Hey, you! The guy looking for the best over-ear headphones. With the recent purchase of audio adept, JBL by Harman Kardon, we are now getting some hands-on jam sessions with products born from this formidable union. First up on the audio chopping block are the JBL Tempo On-Ear headphones. Here we have a consumer-level set of cans with ambitious aspirations and a performance signature that could make the bigger boys take notice.
While we’re at it, you’ll want to check out our reviews of the Logitech UE 4000 on-ear headphones review and the I-MEGO Throne over-ear headphones review, for other great headphone options.
Similar to the Marshall Major headphones, the JBL Tempo On-Ear headphones look is non-descript and a bit overly simplistic. They come in a single shade offering. The cans are all black with a burnt orange JBL logo on either earphone. The headphones also feature a fold-flat ear cup design for simple storage. This makes travel via the included JBL carrying pouch, quite easy. To compare these to a similar set of headphones, take a look at the Able Planet PS400 stereo headphones review.
The Tempo On-Ear headphones work with any music playback device supporting a standard 3.5mm connector. They are lightweight and fit comfortably. The padding for the headband is small but cushy. When I first donned the Tempo set, they seemed a bit too tight. But they quickly loosened to fit the overwhelming girth of my head. These are on-ear cans, so they may bite into your ears a bit depending on the fit. For me, this was a nonissue, as the cushions proved adequate for more than an hour before I felt the need to adjust them. With that said, for a set of cans that won’t bite into your ears, give our iHome SD63 SounDesign retro headphones review a read.
Related: If the above options didn’t meet your specifications, have a look at our JBL Live 650BTNC review.
When in use, I noticed an irritating vibration that rattled the headies a bit when the volume was kicked up to max. The solution? Don’t crank the bass. The sound becomes a bit distorted as well when the sound is on full tilt. This adds a degree of discomfort over extended use.
Related: Looking for earphones that have amazing noise-cancelling capabilities? Read the Logitech UE 900 Noise Isolating Earphones review.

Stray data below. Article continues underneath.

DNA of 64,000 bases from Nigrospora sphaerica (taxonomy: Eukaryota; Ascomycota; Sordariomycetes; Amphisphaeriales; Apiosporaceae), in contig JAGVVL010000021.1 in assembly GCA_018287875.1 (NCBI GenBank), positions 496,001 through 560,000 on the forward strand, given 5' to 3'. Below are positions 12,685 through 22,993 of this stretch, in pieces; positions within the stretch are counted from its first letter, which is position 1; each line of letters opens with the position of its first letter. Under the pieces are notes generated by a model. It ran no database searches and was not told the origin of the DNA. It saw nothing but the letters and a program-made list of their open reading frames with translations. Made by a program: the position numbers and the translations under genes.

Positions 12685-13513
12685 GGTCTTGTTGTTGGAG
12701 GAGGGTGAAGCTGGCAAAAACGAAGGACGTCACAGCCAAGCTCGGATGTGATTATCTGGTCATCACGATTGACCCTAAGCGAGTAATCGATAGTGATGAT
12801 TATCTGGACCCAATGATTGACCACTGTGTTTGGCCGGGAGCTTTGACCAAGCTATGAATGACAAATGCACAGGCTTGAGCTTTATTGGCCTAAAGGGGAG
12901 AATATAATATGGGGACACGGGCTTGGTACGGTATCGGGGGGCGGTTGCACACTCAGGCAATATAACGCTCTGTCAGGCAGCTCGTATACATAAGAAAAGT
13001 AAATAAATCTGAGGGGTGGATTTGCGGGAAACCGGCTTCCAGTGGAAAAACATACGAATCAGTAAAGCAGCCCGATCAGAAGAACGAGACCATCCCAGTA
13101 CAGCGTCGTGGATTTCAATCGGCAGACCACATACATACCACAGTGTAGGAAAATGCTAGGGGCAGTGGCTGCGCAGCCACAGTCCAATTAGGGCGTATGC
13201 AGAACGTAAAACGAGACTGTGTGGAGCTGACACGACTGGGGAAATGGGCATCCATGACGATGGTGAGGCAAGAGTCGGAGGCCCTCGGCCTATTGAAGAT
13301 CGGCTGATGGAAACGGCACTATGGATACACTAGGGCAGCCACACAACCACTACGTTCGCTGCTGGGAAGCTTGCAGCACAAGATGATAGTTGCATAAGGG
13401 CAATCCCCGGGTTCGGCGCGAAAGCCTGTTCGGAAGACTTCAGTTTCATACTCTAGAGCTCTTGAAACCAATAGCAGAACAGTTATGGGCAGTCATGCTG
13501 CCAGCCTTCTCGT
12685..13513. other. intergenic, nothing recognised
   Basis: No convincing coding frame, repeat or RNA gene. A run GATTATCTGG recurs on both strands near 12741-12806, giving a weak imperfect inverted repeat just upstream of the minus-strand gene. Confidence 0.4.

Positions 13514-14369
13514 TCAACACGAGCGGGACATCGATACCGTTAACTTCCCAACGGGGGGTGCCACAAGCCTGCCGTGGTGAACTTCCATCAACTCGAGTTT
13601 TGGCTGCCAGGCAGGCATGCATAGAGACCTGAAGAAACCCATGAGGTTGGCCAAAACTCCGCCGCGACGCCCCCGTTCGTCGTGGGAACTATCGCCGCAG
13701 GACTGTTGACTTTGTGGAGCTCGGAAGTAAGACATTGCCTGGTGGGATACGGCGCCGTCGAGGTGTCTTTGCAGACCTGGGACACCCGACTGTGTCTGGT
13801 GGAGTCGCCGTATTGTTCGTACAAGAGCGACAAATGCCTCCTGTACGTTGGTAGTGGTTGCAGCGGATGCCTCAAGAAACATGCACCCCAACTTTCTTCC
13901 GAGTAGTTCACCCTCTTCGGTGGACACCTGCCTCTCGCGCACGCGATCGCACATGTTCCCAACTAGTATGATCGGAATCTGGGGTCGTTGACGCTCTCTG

Further examining the raw audio quality, I found the bass to be generally impressive. Indeed it kicks! Drum bass and snare sounds are highly notable. Yet overall, the bass carries less definition where sound is not as rich as higher-end solutions like the V-Moda Crossfade LP2 or the Able Planet PS400. Mid-range levels are suitable for the price point and thus unsurprisingly lack “awe”. Clarity comes in spades. Vocals are discernibly crystal. But the push for clarity and lackluster mid-range performance renders the sound a bit hollow and tinny.
Not is all lost. The JBL Tempo On-Ear headies are actually strong performers for the sub-$80 market. Setting fashion trends they are not! Unseating some of the higher-end juggernauts we’ve seen of late, they will not! Moreover, they’re clearly expecting your equalizer settings to pick up the slack and compensate for the tinny mid-range sounds. But JBL aims for the clouds with an ambitious pair of cans in the Tempo On-ear. Sound is clear, bass is suitable and the overall audio across multiple genres and instruments is very good. These cans are a low-cost solution for concise on-the-go music sessions. You’re not answering calls or mixing DJ-level music production. But you can enjoy a workout, soaking up the sun on the beach, or commuting on public transportation. Not bad JBL. You’ve done Harman proud.
Bottom Line: I like the Tempo On-Ear headphones from JBL. They are simple, albeit overly so. But the audio quality is formidable for a sub-$80 set of cans. If you’re looking for a low-cost portable placeholder, look no further.
You can buy the JBL Tempo On-Ear Headphones at Amazon for $59.97.